Trying to get pregnant? Make sure you know the bottom line on baby-making—what you don't understand can affect your bub-to-be's health.
Read more »
IF YOU’RE 26 -34
YOUR BODY: “A woman who has her first child at 34 is likely, in health terms, to be 14 years younger than a woman who gives birth at 18,” says University of Texas-Austin sociology professor John Mirowsky, Ph.D., who has led research on the subject funded by the National Institute on Aging. In other words, women who give birth in their late teens develop more health problems than those who wait until their early 30s.
True, natural fertility begins to gradually decline at 30 (the infertility rate for women age 26 to 29 is 9 percent, increasing to 15 percent for 30- to 34-year-olds), although the odds that fertility treatments will work remain high. But by delaying motherhood, women protect themselves from job, relationship and financial stresses that “make them biologically susceptible to disease and psychologically susceptible to poor health habits,” Mirowsky explains. And fortunately, your energy and stamina should still be high. However, many studies have found the Cesarean section rate to be nearly twice as high among women ages 30 to 34 versus those in their 20s.
THE BABY: Miscarriage rates rise to 12 percent to 15 percent. Down syndrome risk remains low until age 30, when it is 1 in 1,000 and 1 in 400 for any chromosomal abnormality; by 35, the risk rises to 1 in 400 and 1 in 200, respectively. Children born to mothers who were 30 or older at first delivery are more likely to score higher in high school testing, a likely effect of advanced parental education and resources, says Elizabeth Gregory, Ph.D., director of the Women’s, Gender & Sexuality Studies program at the University of Houston.
YOUR MATURITY LEVEL: You’re in a chronological hotspot when it comes to preparing for motherhood. “You still have the youthfulness of your 20s but are moving toward the responsibility and maturity of your 40s,” observes Glazer. However, women who have spent most of their 20s in school (women account for 58 percent of adults ages 25 to 29 with advanced degrees) might want to delay pregnancy as they establish their careers.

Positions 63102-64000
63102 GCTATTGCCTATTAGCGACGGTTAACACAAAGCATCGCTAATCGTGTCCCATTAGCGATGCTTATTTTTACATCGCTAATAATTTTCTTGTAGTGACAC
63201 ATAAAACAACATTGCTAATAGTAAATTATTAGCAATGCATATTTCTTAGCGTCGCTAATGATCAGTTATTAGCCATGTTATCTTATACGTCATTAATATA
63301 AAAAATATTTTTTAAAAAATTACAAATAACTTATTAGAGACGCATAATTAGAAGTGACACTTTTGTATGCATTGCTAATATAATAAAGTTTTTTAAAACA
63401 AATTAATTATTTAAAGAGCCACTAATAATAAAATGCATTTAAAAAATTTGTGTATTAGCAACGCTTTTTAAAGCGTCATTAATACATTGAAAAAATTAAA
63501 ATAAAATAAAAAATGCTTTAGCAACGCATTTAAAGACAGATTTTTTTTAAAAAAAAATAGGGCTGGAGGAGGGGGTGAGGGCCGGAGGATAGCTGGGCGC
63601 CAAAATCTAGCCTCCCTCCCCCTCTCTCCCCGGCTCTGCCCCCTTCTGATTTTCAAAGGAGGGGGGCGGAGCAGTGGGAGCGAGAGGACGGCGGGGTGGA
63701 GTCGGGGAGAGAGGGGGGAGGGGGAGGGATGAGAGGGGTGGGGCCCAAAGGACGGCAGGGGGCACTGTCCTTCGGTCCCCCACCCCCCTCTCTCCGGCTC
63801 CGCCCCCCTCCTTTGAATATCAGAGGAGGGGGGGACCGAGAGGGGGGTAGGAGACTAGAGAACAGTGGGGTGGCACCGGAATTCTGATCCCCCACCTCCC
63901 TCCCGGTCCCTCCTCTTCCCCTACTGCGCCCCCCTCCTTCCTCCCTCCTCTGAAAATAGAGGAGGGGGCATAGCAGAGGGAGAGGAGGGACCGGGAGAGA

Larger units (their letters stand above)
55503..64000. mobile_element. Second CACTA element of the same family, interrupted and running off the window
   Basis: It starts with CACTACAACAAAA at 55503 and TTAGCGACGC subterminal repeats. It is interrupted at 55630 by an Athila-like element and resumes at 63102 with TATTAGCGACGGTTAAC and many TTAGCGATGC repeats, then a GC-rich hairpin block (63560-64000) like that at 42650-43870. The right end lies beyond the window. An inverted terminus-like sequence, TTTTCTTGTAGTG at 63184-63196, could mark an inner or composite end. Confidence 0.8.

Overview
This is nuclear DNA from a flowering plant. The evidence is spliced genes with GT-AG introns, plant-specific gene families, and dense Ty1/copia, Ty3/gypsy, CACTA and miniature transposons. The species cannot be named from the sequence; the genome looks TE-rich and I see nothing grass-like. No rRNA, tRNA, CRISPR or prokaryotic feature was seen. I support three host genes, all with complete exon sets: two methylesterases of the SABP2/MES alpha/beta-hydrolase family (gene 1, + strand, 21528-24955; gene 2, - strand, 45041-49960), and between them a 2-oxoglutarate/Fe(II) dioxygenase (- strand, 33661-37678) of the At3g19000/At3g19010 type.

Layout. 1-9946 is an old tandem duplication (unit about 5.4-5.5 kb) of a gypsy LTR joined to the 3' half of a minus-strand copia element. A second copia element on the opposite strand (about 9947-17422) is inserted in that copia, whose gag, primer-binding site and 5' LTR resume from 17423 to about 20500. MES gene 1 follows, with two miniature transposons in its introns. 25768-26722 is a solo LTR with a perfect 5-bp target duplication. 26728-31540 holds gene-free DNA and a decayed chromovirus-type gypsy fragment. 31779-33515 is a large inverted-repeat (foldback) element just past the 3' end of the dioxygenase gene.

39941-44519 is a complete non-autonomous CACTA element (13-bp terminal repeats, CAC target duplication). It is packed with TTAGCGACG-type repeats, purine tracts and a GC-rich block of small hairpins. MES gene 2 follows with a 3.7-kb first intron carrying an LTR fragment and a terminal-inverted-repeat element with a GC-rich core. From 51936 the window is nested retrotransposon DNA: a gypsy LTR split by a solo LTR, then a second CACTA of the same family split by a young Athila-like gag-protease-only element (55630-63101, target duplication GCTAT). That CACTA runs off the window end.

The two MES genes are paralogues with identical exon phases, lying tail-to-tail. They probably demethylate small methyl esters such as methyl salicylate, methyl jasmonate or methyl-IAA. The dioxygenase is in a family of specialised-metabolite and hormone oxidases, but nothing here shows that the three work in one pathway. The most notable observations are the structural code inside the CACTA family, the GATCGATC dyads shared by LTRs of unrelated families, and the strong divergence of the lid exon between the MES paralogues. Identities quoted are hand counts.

Your body image may benefit from an age-ripened self-esteem. “In my 20s, it sucked seeing my nonpregnant friends in low-rise jeans and bikinis while I had my maternity belly,” says Andersen. “But in my 30s, I was comfortable enough with my pregnant body to wear more body-conscious clothing. And after my third baby was born, I was more comfortable with my changed body than my friends who were experiencing stretch marks and mummy tummies for the first time.”
YOUR CAREER AND FINANCES: “At this age, women often feel they’re at a crossroads, career-wise: that if they choose the mommy path and stay home, they’re saying goodbye to their career,” Bennett says. “On the other hand, there’s a tremendous amount of guilt and worry that if they return to work, their baby will bond with the day-care provider.”
Bennett suggests that you decide what is best for you and your family at this time, and make a date on your calendar in six months to reassess. “Give yourself total permission to change your mind,” she says. “That way you can stop obsessing and you’re not locked in. Don’t let fear make your decision for you—that always backfires.”
YOUR RELATIONSHIPS: Mothers in this age group frequently enjoy strong bonds with fellow moms. And assuming you and your partner are both armed with emotional maturity, your relationship is likely in prime shape to handle parenthood. On the other hand, Sandwich Generation mothers “often find themselves pulled between caring for their children and their aging parents, which can lead to burnout and depression,” Bennett notes.